Ted Cruz and Marco Rubio spent 119 minutes Thursday night savaging Donald Trump as fundamentally unfit to be the Republican nominee. Then, in the final minute of the 11th Republican presidential debate, they changed their tune --- totally.
Asked whether they could and would support Trump as the GOP standard-bearer in the fall election, both Rubio and Cruz (and John Kasich) said yes.
"I'll support Donald if he's the Republican nominee, and let me tell you why," Rubio said. "Because the Democrats have two people left in the race. One of them is a socialist. . .the other one is under FBI investigation."
"Yes, because I gave my word that I would," offered Cruz.
I understand why both men pledged to support Trump. Because they knew that the moderators would eventually ask Trump -- as they did -- whether he would pledge to back the Republican nominee in the event it wasn't him. And neither Rubio nor Cruz wanted to give Trump any wiggle room on that question.
They got what they wanted, sort of. "Yes, I will. Yes. I will," Trump said when pressed on the question by moderator Chris Wallace.
But, but, but. This is Donald Trump we're talking about. Do you think that if he goes into the Republican National Convention with the most delegates and somehow winds up not winning the nomination that he will say to himself, "Well, I can't run as an independent because I said at that debate I wouldn't?" No chance.
Instead of trying to put Trump in a box on the question of a third party bid, what Cruz and/or Rubio should have said is some version of this:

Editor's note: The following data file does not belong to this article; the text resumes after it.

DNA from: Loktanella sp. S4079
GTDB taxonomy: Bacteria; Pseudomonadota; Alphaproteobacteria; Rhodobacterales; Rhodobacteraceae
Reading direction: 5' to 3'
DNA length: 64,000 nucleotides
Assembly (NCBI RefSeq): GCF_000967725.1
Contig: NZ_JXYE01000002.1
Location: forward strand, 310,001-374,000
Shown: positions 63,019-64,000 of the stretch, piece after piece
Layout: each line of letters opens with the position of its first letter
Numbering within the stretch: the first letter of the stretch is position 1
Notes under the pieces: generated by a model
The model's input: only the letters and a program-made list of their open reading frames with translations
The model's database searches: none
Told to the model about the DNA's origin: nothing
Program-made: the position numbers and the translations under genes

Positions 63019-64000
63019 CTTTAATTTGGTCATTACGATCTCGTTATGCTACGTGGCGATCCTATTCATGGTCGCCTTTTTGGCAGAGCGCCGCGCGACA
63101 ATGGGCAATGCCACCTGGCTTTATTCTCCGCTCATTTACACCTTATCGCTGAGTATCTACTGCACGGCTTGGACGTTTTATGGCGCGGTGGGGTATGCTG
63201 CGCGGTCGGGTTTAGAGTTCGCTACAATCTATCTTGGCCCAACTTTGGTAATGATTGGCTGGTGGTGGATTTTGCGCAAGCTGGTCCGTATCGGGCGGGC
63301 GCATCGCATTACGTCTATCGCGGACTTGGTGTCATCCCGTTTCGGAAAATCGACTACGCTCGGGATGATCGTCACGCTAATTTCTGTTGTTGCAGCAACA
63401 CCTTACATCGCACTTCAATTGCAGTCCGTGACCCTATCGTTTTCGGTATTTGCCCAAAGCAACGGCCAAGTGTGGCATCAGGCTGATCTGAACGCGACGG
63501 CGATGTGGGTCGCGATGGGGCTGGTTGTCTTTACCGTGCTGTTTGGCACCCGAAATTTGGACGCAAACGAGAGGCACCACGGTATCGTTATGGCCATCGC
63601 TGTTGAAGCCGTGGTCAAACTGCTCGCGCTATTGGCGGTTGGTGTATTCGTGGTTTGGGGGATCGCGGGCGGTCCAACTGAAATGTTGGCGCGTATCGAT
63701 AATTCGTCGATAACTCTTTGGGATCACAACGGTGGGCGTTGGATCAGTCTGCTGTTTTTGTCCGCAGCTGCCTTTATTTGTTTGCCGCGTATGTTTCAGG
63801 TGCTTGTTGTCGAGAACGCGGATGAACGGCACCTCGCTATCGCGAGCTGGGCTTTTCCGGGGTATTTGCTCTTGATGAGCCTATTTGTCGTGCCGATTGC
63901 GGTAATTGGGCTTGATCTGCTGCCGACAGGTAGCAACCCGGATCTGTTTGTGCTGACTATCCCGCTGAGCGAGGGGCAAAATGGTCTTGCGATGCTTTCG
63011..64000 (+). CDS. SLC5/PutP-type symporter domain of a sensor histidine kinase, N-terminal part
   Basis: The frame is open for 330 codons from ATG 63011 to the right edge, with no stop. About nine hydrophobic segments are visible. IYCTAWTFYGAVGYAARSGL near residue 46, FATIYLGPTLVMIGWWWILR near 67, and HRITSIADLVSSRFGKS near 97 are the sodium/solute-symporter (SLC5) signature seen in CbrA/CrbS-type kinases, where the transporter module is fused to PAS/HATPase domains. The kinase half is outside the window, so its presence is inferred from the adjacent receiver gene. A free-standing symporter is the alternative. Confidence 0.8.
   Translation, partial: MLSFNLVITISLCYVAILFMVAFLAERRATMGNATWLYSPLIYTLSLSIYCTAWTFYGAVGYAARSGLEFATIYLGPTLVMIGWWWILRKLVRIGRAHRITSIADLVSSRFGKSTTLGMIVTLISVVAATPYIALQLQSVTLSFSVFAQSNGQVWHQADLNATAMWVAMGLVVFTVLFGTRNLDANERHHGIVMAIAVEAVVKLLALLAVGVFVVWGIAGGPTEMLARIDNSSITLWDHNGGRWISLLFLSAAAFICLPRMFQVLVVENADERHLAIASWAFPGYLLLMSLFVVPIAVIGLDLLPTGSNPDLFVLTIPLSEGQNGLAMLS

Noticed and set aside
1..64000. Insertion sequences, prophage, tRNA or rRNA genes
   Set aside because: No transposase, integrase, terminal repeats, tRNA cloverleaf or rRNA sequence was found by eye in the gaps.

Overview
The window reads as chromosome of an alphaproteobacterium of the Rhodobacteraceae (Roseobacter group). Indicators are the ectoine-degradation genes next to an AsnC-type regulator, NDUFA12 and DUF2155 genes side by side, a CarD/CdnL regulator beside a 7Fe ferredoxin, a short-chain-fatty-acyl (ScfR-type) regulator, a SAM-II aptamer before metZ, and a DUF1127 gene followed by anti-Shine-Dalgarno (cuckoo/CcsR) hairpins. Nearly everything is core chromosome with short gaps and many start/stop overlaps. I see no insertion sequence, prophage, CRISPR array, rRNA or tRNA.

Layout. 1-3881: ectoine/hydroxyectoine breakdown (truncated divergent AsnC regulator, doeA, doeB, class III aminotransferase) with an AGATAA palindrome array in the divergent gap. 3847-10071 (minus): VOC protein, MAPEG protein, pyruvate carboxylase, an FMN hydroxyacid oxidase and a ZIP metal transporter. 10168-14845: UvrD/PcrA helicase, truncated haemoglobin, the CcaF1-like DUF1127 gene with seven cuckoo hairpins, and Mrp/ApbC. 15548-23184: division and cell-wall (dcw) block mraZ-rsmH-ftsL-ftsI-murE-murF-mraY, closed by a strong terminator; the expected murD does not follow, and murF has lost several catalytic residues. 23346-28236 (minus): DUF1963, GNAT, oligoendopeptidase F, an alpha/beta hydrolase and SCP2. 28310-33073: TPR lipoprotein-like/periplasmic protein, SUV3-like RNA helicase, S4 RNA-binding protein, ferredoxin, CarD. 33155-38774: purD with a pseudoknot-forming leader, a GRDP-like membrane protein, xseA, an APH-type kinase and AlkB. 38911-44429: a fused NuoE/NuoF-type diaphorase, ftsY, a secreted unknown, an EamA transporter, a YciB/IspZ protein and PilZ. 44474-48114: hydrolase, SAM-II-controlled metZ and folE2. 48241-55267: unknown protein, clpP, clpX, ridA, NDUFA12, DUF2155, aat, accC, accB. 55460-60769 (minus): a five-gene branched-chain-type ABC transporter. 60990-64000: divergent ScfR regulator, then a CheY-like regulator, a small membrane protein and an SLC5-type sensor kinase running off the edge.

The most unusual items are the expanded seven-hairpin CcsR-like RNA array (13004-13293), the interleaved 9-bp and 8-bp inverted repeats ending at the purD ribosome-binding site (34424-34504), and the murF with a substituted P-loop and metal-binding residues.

"'I have been a Republican and a conservative all of my adult life. I believe deeply in the principles on which this party was built and on which it still stands. Because of my commitment to those principles, I cannot in good conscience support Donald Trump if he is the Republican Party nominee. I simply do not believe he is either a Republican or a conservative.'"
That could work! It would paint Cruz or Rubio as a principled defender of what the party stands for as opposed to just another sour grapes politician. And, most importantly, it wouldn't fundamentally undermine the entire case that both men spent not only Thursday's debate but much of this campaign making: That Trump is simply too flexible on issues and policies to represent the Republican Party in the fall.
Neither man did that. Missed opportunities, which, in a lot of ways, is the two-word summary of this race for all of the not-Trump candidates.
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